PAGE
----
V. D. Savarkar
“When, about a year and a half, Mahatmaji announced that, renouncing politics, he would devote himself to the constructive programme of Khadi, every patriot—fed-up with his crazy and wasteful politics and disappointed at the loss caused by that politics in the past six years and at the misdirection our country suffered due to the confusion—had indeed felt a bit relieved. It was believed that, at least now onwards, Gandhiji would cease to meddle unduly in politics that is beyond the ken of his knowledge, intelligence and power; stay away from the anti-national agenda of dampening the spirit of our youth with the useless quibbling over ‘ahimsa’, ‘asahakarita’, ‘vidhayak karyakram’ etc. and just stick to his Charkha.
"But you see him attending the National Congress, upholding that old crazy programme and dispatching utterly trash letters with reference to the Nagpur Satyagraha and thus continuing to dabble in politics in spite of his declaration—‘I won’t be in active politics.’”
In Chapter 2 of his monograph, “Gandhiji and these Naive Hindus,” Savarkar alleges that Gandhiji defended Abdul Rashid:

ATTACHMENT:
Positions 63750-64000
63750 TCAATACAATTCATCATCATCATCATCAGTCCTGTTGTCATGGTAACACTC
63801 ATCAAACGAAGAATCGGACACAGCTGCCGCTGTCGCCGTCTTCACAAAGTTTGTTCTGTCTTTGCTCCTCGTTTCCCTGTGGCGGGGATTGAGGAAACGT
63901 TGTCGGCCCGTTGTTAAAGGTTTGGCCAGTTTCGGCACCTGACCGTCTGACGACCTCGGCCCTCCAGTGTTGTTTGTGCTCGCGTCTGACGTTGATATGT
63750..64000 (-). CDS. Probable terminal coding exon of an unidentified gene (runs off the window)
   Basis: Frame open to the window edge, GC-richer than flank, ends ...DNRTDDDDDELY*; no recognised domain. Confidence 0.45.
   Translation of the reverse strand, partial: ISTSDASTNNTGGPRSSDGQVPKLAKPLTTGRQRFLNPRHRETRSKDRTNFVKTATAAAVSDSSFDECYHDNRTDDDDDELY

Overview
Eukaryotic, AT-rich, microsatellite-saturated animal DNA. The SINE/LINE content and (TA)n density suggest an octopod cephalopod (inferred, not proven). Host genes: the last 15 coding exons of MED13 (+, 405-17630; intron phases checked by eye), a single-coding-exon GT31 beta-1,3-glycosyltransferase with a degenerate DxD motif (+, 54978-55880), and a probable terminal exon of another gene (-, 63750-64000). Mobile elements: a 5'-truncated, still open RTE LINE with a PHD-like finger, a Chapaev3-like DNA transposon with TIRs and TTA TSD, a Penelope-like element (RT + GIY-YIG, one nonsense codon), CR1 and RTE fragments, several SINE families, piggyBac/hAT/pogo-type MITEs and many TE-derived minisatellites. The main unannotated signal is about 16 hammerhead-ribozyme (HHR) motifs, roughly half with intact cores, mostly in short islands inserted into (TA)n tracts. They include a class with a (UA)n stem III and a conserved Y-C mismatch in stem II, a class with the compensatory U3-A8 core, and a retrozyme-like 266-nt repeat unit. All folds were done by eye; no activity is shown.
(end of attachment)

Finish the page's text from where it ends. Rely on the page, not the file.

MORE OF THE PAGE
“How natural it is that when Gandhiji called Abdul Rashid ‘bhai’ (brother) and infuriated the whole Hindu world, he spoke in his defense! Every actor has to act in such a way to give the best justice to his role. We all know that the whole world is a stage and we all are the actors. As Gandhiji is playing the role of a Mahatma (a noble soul) it is but natural that his dialogues should be such as to lend colour to that role and not like a petty mortal like Samartha Ramdas who says, “To be proud of what is just is not to be proud at all. Because justice and injustice can never be equal,” and defends the caste into which he is born.”
In December 1926, Abdul Rashid had killed the Arya Samaj leader Swami Shraddhanand. I don’t think Gandhiji defended Abdul Rashid, but he failed to denounce him in strong language. In his article, “Hindu-Muslim-Tensions: Causes and Resistance,” published in Young India in 1922, Gandhiji had criticized Shraddhanand. Conservatives like Savarkar felt that, by his criticism, Gandhiji had emboldened and encouraged the Islamic hardliners and that led to Shraddhanand’s assassination.
In Chapter 3, “Which is the Religion of Peace?” Savarkar rejects Gandhiji’s contention that Islam was a religion of peace. He summarizes the violent history of Islamic conquests in a couple of paragraphs and notes that the invaders destroyed thousands of temples in India and forcibly converted a large part of the population. He points out that there is no historical record of the Marathas, Rajputs, and Sikhs breaking any mosque or forcibly converting the Muslims, and then he sarcastically asks: “So, which one is the religion of peace – Hinduism or Islam?”